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Unformatted text preview: 03 concentration (moi/L x 105) CHEMICAL KINETICS ‘ ' Chapter 16 - a knowledge of the rate, or time dependence, of chemical change is of critical importance for the successful syn- thesis of new materials and for the utilization of the energy generated by a reaction. During the past century it has become clear that all macroscopic chemical processes consist of many elementary chemical reactions that are themselves simply a series of encounters between atomic or molecular species to understand the time-dependence chemical kineticists have focussed on sorting out all of the elementary chemical reactions involved in a macro— scopic chemical process and determining their respective rates. Yuan T. Lee, Nobel Prize in Chemistry, 1986 ATOMS, MOLECULES, AND IONS MUST COLLIDE IN ORDER TO REACT Rates of Chemical Reactions factors that affect'rate rate expressed in terms of reaction stoichiometry EX 1. a) Consider the combustion of hydrogen gas: 2 H2(g) + 02(g) —> 2 H20(g) If hydrogen is burning at the rate of 0.85 mol 3—], what is the rate of consumption of oxygen? What is the rate of formation of water vapor? b) The reaction 2NO(g) + C12(g) —> 2NOCl(g) is carried out in a closedvessel. If the partial pressure of NO is decreasing at the rate of'23 mm Hg min‘l, what is the rate of change of the total pressure of the vessel? how rate measured: average, instantaneous, initial rate FIG 11 - Appearance of Product N02(g) + C0(g) --9 N0(g) + C02(g) FIG I - Disappearance of Reactant C2H4(g) + 03(8) —‘> C2H4O(g) + 02(8) 4.00} Rate (mol/L-s) a 10.0x10-7 3m \ X , 350,104 0-0350 '"§;g$;:°gg;;fa“°°s Airfl- _ = - - - = —5 -1 —1 c 7.80x10 7 150 ~ 50" 9'8 “0 m°l L 5 At d 2.50x1o-7 0-9300 " e 1.30x10-7 a‘\ \ 0.0250 f‘ 4 00200 ‘ 2.00 6 AER}. .1; | g "0.0174: N : “.8qu Ms‘ % 0.0150 INVI’IAI. Rave ' I t 00100 I“ . Average rate _ g “I w AENO] . \ 100 : e - 0.0050 = 0'0155 ' 0 =1.28 x 10—4 mol L-1s-1 . a 50 — o M? Pr—l—l—L—r—T—l \ 0.0000 .’ 0 50 150 250 -2- Rate Laws - Effect of Concentration on Rate (a way to categorize reactions) examples rate law (from experiment!) H203) + 12(3) —9 2H1(g) r = k[H2][12] 2No(g> + 020;) —> 2N02(g) r = k1N02121021 2NzOsQE') -> 4N02(g) + 02(8) r = klNzosl H2P03(aq) + OH_(aq) —> HPO§(aq) + H2(g) r = k[HZPO§][OH—]2 3/2 H20) + Br2<g> —> 2HBr(g> r = leZHBrZ] [Brz] + k'[HBr] order rate constant determination (see Rate Laws on website for mathematical desCription) initial rate method: EX 2. Consider the gas-phase reaction between nitric oxide and bromine at 273°C. 2 NO(g) + Br2(g) —> 2 NOBr(g) The following data for the initial rate of appearance of NOBr were obtained. Experiment [NO] [Brz] Initial Rate 1 0.10 M 0.20 M 24 M 5'1 2 0.25 0.20 150 3 0.10 0.50 60 4 0.35 0.50 735 a) Determine the rate law b) Calculate the average value of the rate constant from the four data sets. c) How is the rate of appearance of NOBr related to the rate of disappearance of Br2? d) What is the rate of disappearance of Br2 when [N0] = 0.075 M and [Brz] = 0.25 M?‘ FIG III - Rate Law from Linear Regression on Initial Rate vs Concentration Data NHZWI) + NOEWI) —> N2(g) + 2 H200) Experiment Initial NH4+ MCnuufloinitiai No; MLWa‘LObserved Initial Jar. Number Concentration (M) Concentration (M) Rate (M/s) 1 0.0100 4.605 0.200 — 1.6m 5.4 x 10-7 ‘ NAB 2 0.0200 £53196 0.200 “ 10.8 x 10“7 ‘ I33" 3 0.0400 «3.2161 0.200 “ 21.5 x 10'7 . " I105 4 0.0600 1.313 0.200 " 32.3 x 10—7 ‘ In.“ 5 0.200 - (.000 0.0202 $309; 10.8 x 10—7 ‘ '33“ 6 0.200 " 0.0404 -3.a,o<1 21.6 x 10—7 -‘ ‘3-05 7 0.200 N 0.0606 - 2.303 32.4 x 10‘7 ‘ I'Ma‘l 8 0.200 “ 0.0808 ‘1516 43.3 x 10‘7 ‘ R35 r = a [manna-11 51m. = not; + xLWLNHLp‘] + 712m, mag] ‘ -3- Integrated Rate Laws (Dependence of Concentrationon Time) 1. first-order reaction FIG IV - Plot of a First-Order Reaction N205(g) —> 2 NQz(g) + 1/2 02(g) Time (s) , 1x105 2x105 3x105 1.0- “M..-” r .V“ 77.. .,,. .,, V r .. _. . V . .. h .-..r......[ integrated rate [Nzog] (mol L") t'la} ll": [*1 l x'“‘er€¢9‘?!9.ITa9§1n 7 half—life i In [N205]- o'a 0- 1x105 2x105 3x105 Tlme(s)~ EX 3. The first—order rate constant for the decomposition of N205 N205(g) -> 2 N02(g) + 1/2 02(g) at 70°C is 6. 82 x 10'3 5—1. Suppose we start with 0.0250 mol of N205 (g) in 2.0 L. a) How many moles of N205 will remain after 2.5 min? b) How many minutes will it take for the quantity of N205 to drop to 0.010 mol? 0) What is the half-life of N205 at 70°C? 2. second-order reaction FIG V - Plots of a Second-Order Reaction ' N02<g) —> NO(g) + 1/2 02<g> integrated rate 1n[NOz] r ‘5'80 100 200 300 Time (s) half—life 1/ [N02] O 100 200 300 Time (s) EX 4. At 300°C the rate constant for the second order reaction V N02(g) —) NO(g) + 1/2 02(g) is 0.543 M‘1 5—1. If the initial concentration of N02 in a closed vessel is 0.0500 M, what is the concentration remaining after 0.500 hr? 3. zero-order reaction 1 integrated rate -5- FIG VI - A Reaction Plotted as Various Orders 2 N02(g) -> 2 N0(g) + 02(g) 0 W — t 0.010 tn]: $31.9 *‘ [no o'ooe ‘ MR]; 0.002 [MUM om 0.00“ 0.0055 own 0.00“ h I s 0 so I09 3.00 300 FIG VII ,- A Comparison of Different Rate Laws For a general chemical reaction: aA -—> products where a denotes the stoichiometric coefficient. The rate law, integrated rate law, half—life, and form of concentration data giving a linear plot are summarized for various orders the reaction could follow. In the table ka = ak where k is the rate constant and a the stoichiometric coefficient. . Hanna, ln 2 . or [A] = [Abe—"at i — ~1~ M r [A] — [A10 “ ka [A10 [A] —1—— - ~1— + 2k t 3 ; vs t [A]2 ‘ [A13 “ 2k. [A13 [A12 1 2'1—1 — 1 1 + (n — 1)kat m——_1 (n — 1)ka [A10 VSt [A]"“ =1A10-1 1A1"-l 4. fractional lives _6_ How Do Chemical Reactions Occur? Explain Effect of Temperature on Rate collision model - kinetic theory interpretation: to react molecules need 1. to collide FIG VIII - Collision of C] with NOCl 1) NOCl(g) —> no reaction 2) ClON(g) ——> C12(g)+NO(g) Before collision Collision A After collision flame-new Cl(g) + { 2. to be properly oriented (a) Effective collision 3. to have a minimum translational kinetic energy or activation energy (minimum collision energy reactants need in order to form products) “cfmewmsim Collision » mAflercollisinn 0 m. moo (b) lncflcclivc collision FIG IX - Pressure vs Time for FIG X - Reaction Coordinate for Methyl Isocyanate Rearrangement Methyl Isocyanate Rearrangement CH3NEC(g)A —-> CH3CEN(g) CH3NEC(g) —> CH3CEN(g) 160 ' 3140 r ~- V 120 %100 5 30 — A—— c a 60 ——-- ~-~~ H3041} a 40 T (Activated -V g 20 00 10,000 20,000 30,000 5-2 Time (s) U 5-0 E) 4.8 r 4.6 r 4.4 A ~ a 4,2 ——— —— g 4.0 e 3.8 — —— —— — .9 3.6 3.4 0 10,000 20,000 30000 Time (s) where energy comesvfrom: FIG XI - Maxwell-Boltzmann Distribution FIG XII - Maxwell-Boltzmann Distribution of Molecular Speeds of Molecular Kinetic Energies Lower temperature éeu moving at about 400 m/s than at any other speed ~ Higher temperature 0 0 Minimum kinetic -‘ energy required Many more molecules ar moving at 1600 mls whe /02 at 25 °C the sample is at 1000 °c than when it is at 25 °C 02 at 1000 Dc ‘3», .EF '5 . L- o .n E :i Z 0 200 400 600 800 1000 1200 1400 1600 1800 Molecular speed (mls) Kinetic energy ————> -7- kinetic theory rate model for elementary reaction: B + C ——> products — to react molecules need 1. to collide- 2. to be properly oriented 3. to have a minimum kinetic energy, EEl then the rate, r becomes r = (total # of collisions) >< (fraction oriented) >< (fraction with Ea) [B] [C] (size) (speed) (fraction oriented) {Ea/RT k [B] [C] = A 6’53"” [B] [C] Arrhenius equation EX 5. The rate constant for the first—order isomerization of cyclopropane, C3H6, to propene is 6. 7 x 10—4 5—1 at 500°C. What is its value at 300°C? A = 1. 6 x 1015 “, Ea = 272 kJ/mol EX 6. Solve for k(300) for the preceding example only using k(500) = 6. 7 X 10—4 s‘1 and Ea = 272 kJ/mol (do not use the value for the pre-exponential factor, A) -8- How Do Chemical Reactions Occur? Explain Effect of Concentration on Rate (Reaction Mechanisms) elementary steps molecularity principle of detailed balance rate-determining step reaction coordinate example Gas phase reaction of chlorine with‘chloroform is described by the stoichiometric equation C12(g) + CHC13(g) —> HCl(g) + CC14(g) ' V A proposed mechanism for the reaction is C12 <=> 2 fast k1/k_1 c1 + CHC13 —> HCl + ccr3 slow k2 CCI3 + C1 —> CC14 fast k3 working with reaction mechanisms: sequence of elementary steps given steps sum to overall reaction (stoichiometric equation) kf(Ea’f), kr(Ea’r) for each step know rate law for each step from molecularity overall rate law found if needed, rate-determining step approximation'used prior rapid equilibria used to determine concentration of species not in overall stoichiometry intermediates, catalysts, inhibitors identified rate law compared with experiment, kgxp identified with rate constants and equilibrium constants of individual steps -9- Reaction Mechanisms, Reaction Coordinates, and Activation Energy, Ea I. CH3NC(g) ——> CH3CN(g) EX 7. In this isomerization of methyl isonitrile to acetonitrile the rate was experimentally observed to obey the rate law r = kexp[CH3NC]. ’ a) Show that the following mechanism is consistent with the rate law and identify kexp. proposed mechanism: CH3NC(g) —> CH3CN(g) b) From the data in the table deduce the activation energy E, and the frequency factor A in the Arrhenius equation. Be sure to check the correlation coefficient on your calculator. 2.52 x 10‘5 5.25 x 10—5 6.30 x 10*4 3.16 x 10‘3 [cc = —o.9997, 158 kJ/mol, 1.82 x 1013 S4] 11. 03(g) + NO(g) L> 02(5)) + N02(g) (Fig 16.17, prob. 16.68) EX 8. For this reaction of the nitric oxide depletion of ozone in the upper atmosphere the rate. was experimentally observed to obey the rate law r = kexp[NO][O3]. a) Show that the following mechanism is consistent with the rate law and identify kexp. proposed mechanism: 03(8) + NO(g) —> 02(8) + N02(g) k (M'1 s“) T(K) b) From the data in the table deduce the activation energy Ed and the frequency factor A in the Arrhenius equation. [cc = -O.9970, 11.9 kJ/mol, 1.55 x 1012 M‘1 s—1] 0) If AH0 = —198.8 kI/mol for the reaction what is Ea for the reverse reaction? [210.8 kJ/mol] III. N02(g) + CO(g) —> NO(g) + C02(g) (sample prob. 16.3, section 16.7, prob. 16.71) EX 9. The experimental rate law below 500 K is r = kexp[N02]2. a) Show that the following mechanism is consistent with the rate law and identify kexp. N02 + N02 —) N03 + SI OW k 1 N03 + —> N02 + C02 fast k2 b) What is the function of N03? (3) Determine AH ° for the reaction from the following data. CO AH (kJ/mol) -10- IV. 2 NO(g) + 02(g) —> 2 N02(g) (Table and sample prob. 16.2, section 16.7, prob.16.64) EX 10. For this important smog reaction the experimental rate law is r = kexp[NO]2[02]. a) Show that the following mechanism is consistent with the rate law and identify kexp. proposed mechanism: NO + NO <=> N202 fast kl/k_1 N202 + 02 ——) slow [(2 b) What is the function of N202? 0) Activation energies are: 82 (r1), 205 (r_1) , and 82 (r2) kJ/mol. If the Arrhenius frequency factors are all approximately the same what happens to the overall rate as the temperature is increased? [r decreases with T ] V. 2Ce4+(aq) + T1+(aq) a 2 Ce3+(aq) + Tl3+(aq) EX 11. The experimental rate law is r = kexp[Ce4+][Ag+][Tl+]/[Ce3+]. a) Show that the following mechanism is consistent with the rate law and identify kexp. proposed mechanism: Ce4+ + Ag+ <=> Ce3+ + Ag2+ fast k1/k_1 T1+ + Ag2+ —> T12+ + Ag+ slow k2 T12+ + C6” —> T1“ + Ce3+ fast k3 b) What is the function of Ag“? -11- VI. I'(aq) + CID—(aq) —)' IO_(aq) + Cl“(aq) (prob.16.62) EX 12. For this reaction in alkaline solution the experimental rate law is r = kexp[F][ClO‘]/[OH—]. a) Show that the following mechanism is consistent with the rate law and identify kexp. proposed mechanism: ClO‘ + H20 <=> HOCl + OH‘ fast Iq/k_1 r + HOCI"—> H01 + Cl‘ slow k2 OH‘ + HOI <=> 10‘ + H20 fast k3/k_3 b) What is the function of OH‘? VII. H2(g.) + 12(g) —> 2 HI(g) (sample prob. 16.3 follow—up prob., prob. 16.81) EX 13. The following two mechanisms have been proposed for this reaction. Show that they give the proper stoichiometry, determine the rate law they predict, give the function of all species, state the molecularity of each step, and comment on each mechanism. mechanism I: mechanism H: 12 <=> 21 fast kI/k_1 12 <=> 21 H2 '1‘ '—> slow [(2 H2, + I <=> H21 H21+I —> 2H1 -12- VIII. 03(g) + O(g) —> 202(g) (sample prob. 16.9, section 16.8, prob. 16.68) EX 14. Depletion of the ozone layer is believed to be caused by chlorine—catalyzed O3 decomposition. For the uncatalyzed reaction Eaif = 19 kJ/mol. For the following mechanism, Ealif = 2. 1 and Eazyf = 0.4 kJ/mol. proposed mechanism: Cl+O3 ——-> ClO+02 C10 + O —-> C1 + 02 a) What is AH0 for the reaction? {-390 kJ/mol] b) What is Em, for the uncatalyzed reaction? [409 kJ/mol] c) Which step in the above mechanism is faster? d) If AH ° for the first reaction is ~165 kJ/mol, sketch the energy profile for the reaction 03 (:1 AH}(kJ/mol) 142.3 121.7 IX. Reaction Coordinate for aReaction A ——> B (prob. 16.67) EX 15. Based on the following reaction profile Energy Reaction pathway a) What are the intermediates formed in the reaction? b) How many transition states are there? Identify them. 0) How many activated complexes are there? Identify them. d) Which step is the fastest? 6) Which step is the slowest? 1) Is the reaction A ——> B exothermic or endothermic? ...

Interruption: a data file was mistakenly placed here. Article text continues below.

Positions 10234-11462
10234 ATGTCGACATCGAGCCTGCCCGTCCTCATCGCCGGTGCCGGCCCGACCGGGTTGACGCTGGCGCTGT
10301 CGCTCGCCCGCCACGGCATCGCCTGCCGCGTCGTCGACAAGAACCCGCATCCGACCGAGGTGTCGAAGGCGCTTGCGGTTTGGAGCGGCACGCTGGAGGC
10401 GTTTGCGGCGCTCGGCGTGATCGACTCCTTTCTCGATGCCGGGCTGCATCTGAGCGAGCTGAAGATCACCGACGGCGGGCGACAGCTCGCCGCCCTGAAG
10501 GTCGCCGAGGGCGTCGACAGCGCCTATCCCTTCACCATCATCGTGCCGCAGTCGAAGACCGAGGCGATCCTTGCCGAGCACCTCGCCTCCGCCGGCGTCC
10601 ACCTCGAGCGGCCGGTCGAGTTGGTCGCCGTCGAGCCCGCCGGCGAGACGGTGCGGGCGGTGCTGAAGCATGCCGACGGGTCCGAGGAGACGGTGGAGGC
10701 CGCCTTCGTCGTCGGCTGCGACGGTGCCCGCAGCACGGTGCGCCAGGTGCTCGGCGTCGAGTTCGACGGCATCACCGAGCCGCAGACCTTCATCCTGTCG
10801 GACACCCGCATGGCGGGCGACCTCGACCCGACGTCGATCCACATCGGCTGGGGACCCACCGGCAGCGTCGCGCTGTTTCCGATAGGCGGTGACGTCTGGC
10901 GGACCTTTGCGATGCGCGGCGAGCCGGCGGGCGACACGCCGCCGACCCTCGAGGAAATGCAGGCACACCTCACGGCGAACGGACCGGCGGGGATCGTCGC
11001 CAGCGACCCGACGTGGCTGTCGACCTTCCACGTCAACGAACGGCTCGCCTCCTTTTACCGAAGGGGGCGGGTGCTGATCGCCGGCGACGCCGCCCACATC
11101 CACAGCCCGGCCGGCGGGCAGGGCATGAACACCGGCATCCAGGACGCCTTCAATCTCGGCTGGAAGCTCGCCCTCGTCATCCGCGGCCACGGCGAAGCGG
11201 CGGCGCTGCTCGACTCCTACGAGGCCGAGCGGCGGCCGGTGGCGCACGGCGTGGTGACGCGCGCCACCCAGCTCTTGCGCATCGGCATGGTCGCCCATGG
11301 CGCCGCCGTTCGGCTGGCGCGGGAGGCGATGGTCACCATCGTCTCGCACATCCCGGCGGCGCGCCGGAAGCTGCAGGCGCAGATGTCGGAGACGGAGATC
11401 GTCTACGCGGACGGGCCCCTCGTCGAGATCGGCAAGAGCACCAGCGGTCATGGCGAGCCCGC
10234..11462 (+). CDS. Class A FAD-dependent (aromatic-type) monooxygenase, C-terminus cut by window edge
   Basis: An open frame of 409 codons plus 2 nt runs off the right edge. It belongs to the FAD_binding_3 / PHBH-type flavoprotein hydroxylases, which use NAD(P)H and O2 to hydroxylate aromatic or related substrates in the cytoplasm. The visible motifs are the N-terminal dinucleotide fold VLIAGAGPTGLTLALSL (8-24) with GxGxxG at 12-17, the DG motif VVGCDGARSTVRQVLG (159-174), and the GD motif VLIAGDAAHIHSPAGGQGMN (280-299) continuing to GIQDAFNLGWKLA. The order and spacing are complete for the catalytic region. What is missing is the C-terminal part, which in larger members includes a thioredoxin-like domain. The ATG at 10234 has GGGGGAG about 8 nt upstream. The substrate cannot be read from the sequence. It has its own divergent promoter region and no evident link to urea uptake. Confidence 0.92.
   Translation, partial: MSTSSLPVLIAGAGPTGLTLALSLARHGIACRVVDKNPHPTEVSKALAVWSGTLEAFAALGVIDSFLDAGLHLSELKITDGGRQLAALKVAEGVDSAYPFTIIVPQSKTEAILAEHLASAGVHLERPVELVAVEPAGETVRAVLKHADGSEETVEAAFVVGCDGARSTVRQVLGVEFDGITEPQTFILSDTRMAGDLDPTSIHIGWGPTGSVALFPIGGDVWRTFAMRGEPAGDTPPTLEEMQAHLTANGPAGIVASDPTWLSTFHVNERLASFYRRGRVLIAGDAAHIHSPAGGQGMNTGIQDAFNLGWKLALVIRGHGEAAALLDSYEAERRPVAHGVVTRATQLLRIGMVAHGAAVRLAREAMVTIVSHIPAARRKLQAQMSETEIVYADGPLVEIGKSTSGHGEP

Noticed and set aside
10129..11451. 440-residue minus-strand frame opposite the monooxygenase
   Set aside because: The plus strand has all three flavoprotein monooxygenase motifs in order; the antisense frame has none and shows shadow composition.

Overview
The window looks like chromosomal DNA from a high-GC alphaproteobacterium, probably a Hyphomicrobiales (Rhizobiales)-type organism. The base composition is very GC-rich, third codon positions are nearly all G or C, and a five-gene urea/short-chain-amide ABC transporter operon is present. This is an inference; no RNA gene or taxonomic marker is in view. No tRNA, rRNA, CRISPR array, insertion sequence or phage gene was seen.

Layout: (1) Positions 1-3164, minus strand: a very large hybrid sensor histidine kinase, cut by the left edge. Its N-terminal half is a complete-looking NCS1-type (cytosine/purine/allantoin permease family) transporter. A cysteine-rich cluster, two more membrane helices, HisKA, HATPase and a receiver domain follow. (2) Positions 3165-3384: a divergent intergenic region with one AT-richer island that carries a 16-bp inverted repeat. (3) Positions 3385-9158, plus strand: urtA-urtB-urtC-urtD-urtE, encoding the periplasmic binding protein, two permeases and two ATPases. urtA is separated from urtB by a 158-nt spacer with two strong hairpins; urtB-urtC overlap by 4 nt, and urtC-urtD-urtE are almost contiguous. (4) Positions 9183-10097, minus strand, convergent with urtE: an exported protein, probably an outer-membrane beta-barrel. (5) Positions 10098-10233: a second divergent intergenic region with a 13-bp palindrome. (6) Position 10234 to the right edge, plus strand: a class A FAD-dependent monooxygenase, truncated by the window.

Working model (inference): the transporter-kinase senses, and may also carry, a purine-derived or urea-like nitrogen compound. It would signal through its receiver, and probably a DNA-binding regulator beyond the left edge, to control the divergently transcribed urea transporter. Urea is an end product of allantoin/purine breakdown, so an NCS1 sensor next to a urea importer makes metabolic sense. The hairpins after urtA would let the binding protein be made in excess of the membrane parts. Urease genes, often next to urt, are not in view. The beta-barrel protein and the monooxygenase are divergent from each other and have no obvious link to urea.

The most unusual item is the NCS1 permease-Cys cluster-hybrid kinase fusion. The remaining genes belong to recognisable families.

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This note was uploaded on 04/13/2010 for the course CHEM 114 taught by Professor Jursich during the Spring '08 term at Ill. Chicago.

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CH16_kin_notes.W7_8 - 03 concentration (moi/L x 105)...